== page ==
Home Posts tagged One Way Brewing

Getting Revved Up

Zach Schwartz (left) and Jason Tsitso

Zach Schwartz (left) and Jason Tsitso have One Way Brewing on the fast track to continued growth.


As with every brewery operation in Western Mass., there’s a story behind the name of this venture, one Jason Tsitso has told many times.

It harkens back to the days when he was a motocross racer, he said, adding that one of his good friends at the time worked for Ryder truck rentals. Tsitso said he and another friend would often help out at the Ryder facility, and one day he discovered his bike covered with the ‘one-way’ stickers that were affixed to the company’s vehicles.

“The next day, I was racing in a moto, and I was doing well, and the announcer said, ‘296 from One Way Racing,’” he went on, adding that, soon thereafter, he actually created a racing team with that name, complete with jerseys and other apparel with a ‘one-way’ logo.

And when he started home brewing with one of those friends from his racing days, they started tossing around ideas for a name and settled on something from the past. And it has stuck.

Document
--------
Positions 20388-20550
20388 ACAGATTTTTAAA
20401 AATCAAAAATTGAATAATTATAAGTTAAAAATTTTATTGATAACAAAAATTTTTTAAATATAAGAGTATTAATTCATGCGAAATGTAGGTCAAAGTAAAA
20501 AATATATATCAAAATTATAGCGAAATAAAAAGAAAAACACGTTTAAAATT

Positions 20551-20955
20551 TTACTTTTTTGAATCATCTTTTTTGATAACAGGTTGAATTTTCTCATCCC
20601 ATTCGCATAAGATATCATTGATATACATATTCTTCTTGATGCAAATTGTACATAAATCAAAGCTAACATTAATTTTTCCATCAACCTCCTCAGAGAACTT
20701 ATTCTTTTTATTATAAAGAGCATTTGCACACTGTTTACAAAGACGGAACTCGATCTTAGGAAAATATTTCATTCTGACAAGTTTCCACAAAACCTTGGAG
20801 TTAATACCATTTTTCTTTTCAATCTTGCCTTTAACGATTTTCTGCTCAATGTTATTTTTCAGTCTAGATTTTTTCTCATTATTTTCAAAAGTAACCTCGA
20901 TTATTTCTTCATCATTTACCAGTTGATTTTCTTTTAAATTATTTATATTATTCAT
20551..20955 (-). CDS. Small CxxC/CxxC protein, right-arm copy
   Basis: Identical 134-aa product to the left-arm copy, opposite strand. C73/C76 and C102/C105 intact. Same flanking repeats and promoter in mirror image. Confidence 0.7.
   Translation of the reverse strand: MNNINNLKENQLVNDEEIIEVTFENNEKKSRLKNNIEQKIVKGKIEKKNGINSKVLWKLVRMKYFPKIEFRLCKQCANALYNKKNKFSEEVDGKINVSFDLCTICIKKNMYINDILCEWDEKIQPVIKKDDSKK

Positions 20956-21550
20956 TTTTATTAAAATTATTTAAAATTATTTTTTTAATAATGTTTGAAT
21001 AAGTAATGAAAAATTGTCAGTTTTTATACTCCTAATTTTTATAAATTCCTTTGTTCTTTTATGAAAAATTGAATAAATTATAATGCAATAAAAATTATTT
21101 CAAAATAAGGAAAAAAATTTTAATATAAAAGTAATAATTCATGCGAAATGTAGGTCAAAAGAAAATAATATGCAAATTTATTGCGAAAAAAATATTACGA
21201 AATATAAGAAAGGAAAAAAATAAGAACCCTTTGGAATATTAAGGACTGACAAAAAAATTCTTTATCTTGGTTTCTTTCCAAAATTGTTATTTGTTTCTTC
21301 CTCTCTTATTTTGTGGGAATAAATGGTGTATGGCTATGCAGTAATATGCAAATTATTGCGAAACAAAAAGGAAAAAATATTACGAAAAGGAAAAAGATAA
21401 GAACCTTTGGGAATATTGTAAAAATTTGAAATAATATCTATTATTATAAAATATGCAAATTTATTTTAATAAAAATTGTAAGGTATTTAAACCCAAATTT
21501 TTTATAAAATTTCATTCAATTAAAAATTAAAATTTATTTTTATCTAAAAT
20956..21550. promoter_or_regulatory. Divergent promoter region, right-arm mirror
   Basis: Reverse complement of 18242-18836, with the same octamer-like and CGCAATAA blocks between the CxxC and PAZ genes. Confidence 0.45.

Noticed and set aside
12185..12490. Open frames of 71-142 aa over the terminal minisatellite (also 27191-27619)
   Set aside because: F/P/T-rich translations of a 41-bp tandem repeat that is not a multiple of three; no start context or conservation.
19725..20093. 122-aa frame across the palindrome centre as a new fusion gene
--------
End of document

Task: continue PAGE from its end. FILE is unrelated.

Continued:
But there are other meanings behind this brand that Tsitso has established and grown with partner Zach Schwartz.

“There’s only one way to brew beer, and that’s fresh and local,” he told BusinessWest, adding that this way has helped give their brand a following, one that has enabled it to become one of the many emerging craft-beer labels in the 413 and a developing success story.

The two partners now have a taproom on Maple Street in Longmeadow, across from the plaza that was destroyed by fire just after they opened (more on that later), and a growing portfolio of craft beers, a few of them with racing-related names, such as Brraaap! (that’s the sound motorcycles make when their drivers hit the throttle), a New England IPA; and Kick Starter, another New England IPA, with which the partners got things started.

But there’s also the Betty, a Scottish export ale, One Rustic Cranberry Stout (no explanation needed for that one), One Hard Lime Seltzer (ditto), and others.

“Home brewers will come in and ask, ‘what’s your favorite? It’s very hard to be objective when all of these beers are your babies.”

The business plan is rather simple and direct, Schwartz said — to continue developing more of these beers and continue building on the solid foundation they’re created.